It is the norm in Sabah, in East Malaysia, for politicians to cause ripples now and then – cataclysms, even – in the political landscape through party-hopping and the changing of allegiances.
It has become part of their political culture to jump ship, unburdened by any qualms that such actions could destabilise and undermine the government.
Politicians, by their very nature self-serving, exhibit positive and negative character traits, vis-a-vis the people.
The superficial positive side emerges during elections, and at other times, when they need to show that they care for the rakyat.
The negative side, which is the mainstay of their political character, is manifested in their attitude of serving their own selfish agenda.
Just look at the recent political turmoil in Sabah to bring down a sitting government, perpetrated by Sabah Umno chief, Datuk Seri Bung Moktar Radin, and his cohorts.
They withdrew the party’s support for Chief Minister Datuk Seri Hajiji Noor. Later however, five Umno members backpedalled, and pledged support for Hajiji.
They were later rewarded with ministerial, and the deputy chief minister’s post, while others were given lucrative positions in government-linked companies (GLCs).
Bung Moktar and his cohorts were later replaced in a Cabinet reshuffle.
According to Hajiji’s detractors, his position as chief minister was controversial.
They said Hajiji was without a party following his exit from Parti Pribumi Bersatu, although he claims to still be a part of a coalition called Gabungan Rakyat Sabah.
Sabah Governor Tun Juhar Mahiruddin later sanctioned the new Cabinet line-up in a ceremony at Istana Seri Kinabalu, reaffirming Hajiji’s position as chief minister.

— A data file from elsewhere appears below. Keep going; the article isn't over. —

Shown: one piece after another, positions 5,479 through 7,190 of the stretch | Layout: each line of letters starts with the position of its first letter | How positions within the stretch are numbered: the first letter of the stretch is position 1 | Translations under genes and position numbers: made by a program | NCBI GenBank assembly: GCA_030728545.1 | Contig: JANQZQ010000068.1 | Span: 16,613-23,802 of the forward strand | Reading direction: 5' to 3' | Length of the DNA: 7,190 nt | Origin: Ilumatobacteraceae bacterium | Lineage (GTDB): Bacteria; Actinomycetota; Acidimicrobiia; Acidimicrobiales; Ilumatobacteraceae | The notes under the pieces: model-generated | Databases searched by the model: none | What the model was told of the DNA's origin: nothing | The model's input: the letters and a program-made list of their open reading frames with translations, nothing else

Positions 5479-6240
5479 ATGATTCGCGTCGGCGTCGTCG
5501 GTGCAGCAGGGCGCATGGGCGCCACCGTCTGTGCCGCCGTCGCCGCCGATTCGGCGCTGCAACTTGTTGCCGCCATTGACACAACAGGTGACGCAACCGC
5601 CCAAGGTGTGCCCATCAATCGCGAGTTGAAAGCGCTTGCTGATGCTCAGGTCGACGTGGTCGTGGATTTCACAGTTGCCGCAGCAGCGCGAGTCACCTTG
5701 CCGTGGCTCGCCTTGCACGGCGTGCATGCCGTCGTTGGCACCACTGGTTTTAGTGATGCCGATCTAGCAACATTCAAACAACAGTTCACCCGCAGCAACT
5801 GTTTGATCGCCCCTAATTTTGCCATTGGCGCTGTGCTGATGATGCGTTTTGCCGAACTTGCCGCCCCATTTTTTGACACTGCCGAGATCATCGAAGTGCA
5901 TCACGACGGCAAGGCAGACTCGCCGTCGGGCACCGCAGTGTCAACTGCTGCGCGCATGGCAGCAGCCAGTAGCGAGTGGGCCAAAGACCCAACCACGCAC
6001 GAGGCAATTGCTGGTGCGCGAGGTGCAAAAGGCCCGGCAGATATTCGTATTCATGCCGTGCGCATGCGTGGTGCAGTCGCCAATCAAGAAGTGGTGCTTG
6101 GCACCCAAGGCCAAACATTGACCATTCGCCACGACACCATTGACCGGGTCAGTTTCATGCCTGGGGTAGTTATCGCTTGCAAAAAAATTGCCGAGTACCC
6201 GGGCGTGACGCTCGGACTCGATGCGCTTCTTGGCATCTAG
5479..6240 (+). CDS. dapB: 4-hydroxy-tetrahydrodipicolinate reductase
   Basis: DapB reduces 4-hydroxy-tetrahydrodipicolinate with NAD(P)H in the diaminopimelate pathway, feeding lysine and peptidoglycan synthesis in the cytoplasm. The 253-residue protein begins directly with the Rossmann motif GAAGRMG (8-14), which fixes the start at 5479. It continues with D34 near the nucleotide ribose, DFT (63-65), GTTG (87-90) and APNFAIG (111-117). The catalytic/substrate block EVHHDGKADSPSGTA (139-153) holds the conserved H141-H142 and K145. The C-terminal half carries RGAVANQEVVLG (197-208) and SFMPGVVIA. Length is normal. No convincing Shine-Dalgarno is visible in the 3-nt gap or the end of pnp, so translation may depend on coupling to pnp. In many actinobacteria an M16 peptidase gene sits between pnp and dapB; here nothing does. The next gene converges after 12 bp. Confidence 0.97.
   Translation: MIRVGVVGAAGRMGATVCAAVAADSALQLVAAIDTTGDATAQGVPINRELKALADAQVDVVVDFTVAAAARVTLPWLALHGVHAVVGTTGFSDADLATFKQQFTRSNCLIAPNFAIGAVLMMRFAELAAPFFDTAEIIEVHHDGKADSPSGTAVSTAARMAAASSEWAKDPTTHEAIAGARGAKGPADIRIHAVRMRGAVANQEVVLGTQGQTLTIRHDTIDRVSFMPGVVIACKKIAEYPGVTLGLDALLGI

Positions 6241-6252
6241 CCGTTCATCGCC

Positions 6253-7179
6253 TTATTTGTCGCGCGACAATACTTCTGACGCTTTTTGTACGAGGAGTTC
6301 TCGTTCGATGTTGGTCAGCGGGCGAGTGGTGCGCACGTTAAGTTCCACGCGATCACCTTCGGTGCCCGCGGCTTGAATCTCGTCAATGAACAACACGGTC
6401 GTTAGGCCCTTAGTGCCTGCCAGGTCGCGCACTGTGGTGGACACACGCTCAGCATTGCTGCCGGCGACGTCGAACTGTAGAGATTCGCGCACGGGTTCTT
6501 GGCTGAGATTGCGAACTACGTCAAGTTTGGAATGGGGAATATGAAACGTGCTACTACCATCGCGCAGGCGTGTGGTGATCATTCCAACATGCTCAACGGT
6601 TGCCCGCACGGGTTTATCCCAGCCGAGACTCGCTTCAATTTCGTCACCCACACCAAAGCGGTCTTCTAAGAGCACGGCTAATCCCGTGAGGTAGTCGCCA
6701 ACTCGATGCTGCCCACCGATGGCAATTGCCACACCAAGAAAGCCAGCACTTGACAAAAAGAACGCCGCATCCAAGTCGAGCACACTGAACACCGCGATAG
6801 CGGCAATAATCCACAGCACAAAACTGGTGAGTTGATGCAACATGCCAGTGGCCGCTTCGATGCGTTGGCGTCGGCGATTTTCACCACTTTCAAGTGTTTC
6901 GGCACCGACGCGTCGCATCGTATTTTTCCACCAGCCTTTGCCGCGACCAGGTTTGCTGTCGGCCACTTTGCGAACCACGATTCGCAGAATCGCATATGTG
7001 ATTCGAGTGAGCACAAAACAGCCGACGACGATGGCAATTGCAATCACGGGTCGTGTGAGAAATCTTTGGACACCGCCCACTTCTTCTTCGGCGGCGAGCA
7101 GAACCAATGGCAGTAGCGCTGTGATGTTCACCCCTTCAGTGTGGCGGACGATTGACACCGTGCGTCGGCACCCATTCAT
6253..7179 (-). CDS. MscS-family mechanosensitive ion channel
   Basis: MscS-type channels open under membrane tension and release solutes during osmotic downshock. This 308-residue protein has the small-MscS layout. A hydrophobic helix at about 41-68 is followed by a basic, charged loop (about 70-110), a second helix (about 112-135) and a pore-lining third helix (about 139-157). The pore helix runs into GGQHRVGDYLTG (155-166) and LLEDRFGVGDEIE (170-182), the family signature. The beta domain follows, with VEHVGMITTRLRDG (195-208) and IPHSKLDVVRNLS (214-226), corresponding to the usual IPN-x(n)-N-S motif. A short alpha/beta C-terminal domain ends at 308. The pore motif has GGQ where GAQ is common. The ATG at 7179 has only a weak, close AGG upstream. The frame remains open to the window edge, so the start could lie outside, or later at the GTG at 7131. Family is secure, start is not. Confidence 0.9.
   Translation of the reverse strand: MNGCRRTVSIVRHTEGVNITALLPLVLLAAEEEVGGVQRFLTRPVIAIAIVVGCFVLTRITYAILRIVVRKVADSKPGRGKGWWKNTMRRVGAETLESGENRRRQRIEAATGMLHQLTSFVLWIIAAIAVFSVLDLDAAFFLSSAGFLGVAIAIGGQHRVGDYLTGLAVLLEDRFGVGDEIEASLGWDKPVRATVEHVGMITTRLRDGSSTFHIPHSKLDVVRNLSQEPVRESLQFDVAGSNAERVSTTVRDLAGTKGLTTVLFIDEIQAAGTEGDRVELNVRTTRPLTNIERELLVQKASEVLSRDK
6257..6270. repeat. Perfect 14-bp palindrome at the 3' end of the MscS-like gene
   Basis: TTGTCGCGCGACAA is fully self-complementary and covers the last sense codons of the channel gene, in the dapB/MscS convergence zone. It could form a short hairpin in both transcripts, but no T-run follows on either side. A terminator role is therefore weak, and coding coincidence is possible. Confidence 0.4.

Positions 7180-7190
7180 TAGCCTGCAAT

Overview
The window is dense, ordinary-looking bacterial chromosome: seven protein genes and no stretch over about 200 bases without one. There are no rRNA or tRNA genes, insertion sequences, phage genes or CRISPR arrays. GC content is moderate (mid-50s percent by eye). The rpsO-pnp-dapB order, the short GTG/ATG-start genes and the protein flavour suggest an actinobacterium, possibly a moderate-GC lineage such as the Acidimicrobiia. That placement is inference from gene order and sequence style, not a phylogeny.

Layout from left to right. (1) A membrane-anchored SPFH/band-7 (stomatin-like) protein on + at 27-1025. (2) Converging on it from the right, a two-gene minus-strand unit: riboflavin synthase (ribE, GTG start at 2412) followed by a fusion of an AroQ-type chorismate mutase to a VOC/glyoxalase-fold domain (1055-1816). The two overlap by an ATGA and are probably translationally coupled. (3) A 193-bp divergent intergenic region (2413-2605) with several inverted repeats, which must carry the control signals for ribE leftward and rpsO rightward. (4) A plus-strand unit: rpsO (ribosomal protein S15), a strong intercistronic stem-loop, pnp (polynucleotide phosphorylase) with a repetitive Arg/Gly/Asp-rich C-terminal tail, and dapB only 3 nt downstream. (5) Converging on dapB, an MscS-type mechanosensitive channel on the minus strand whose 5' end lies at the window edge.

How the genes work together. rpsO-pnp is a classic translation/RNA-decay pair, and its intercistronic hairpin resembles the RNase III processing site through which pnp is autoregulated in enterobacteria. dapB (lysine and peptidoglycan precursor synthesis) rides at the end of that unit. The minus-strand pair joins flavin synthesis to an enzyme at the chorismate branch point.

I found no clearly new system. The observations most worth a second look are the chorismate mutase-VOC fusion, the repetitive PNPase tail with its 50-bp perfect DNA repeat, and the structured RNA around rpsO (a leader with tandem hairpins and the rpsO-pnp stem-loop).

This episode shows that politicians from both sides of the divide lack loyalty and integrity, and are only concerned with power and position.
The peoples’ welfare is not at the forefront of their concerns, despite the self-serving politicians’ repeated justifications that these ‘power struggles’ were for the benefit of the rakyat. It is unfortunate that many are gullible and believe them.
That this political turmoil periodically rears its ugly head is partly due to party hopping, which is notorious among Sabah’s politicians.
Many of them have hopped several times, abandoning friends, ideals, and principles, even linking up with sworn enemies, all for the sake of political expediency.
Sabah politicians know that party hopping is a bane for stable governance, but is of no consequence to them because it offers them opportunities, including political positions, power, and wealth.
This is why the Sabah government has not passed the anti-hopping law. The assemblymen know full well that they stand to lose, as it would prevent them from benefitting from the system.
It is clear that Sabah’s political engagement, deliberations, and haggling has never been about the people, but rather, the elected few.
This is the personal opinion of the writer and does not necessarily represent the views of Twentytwo13.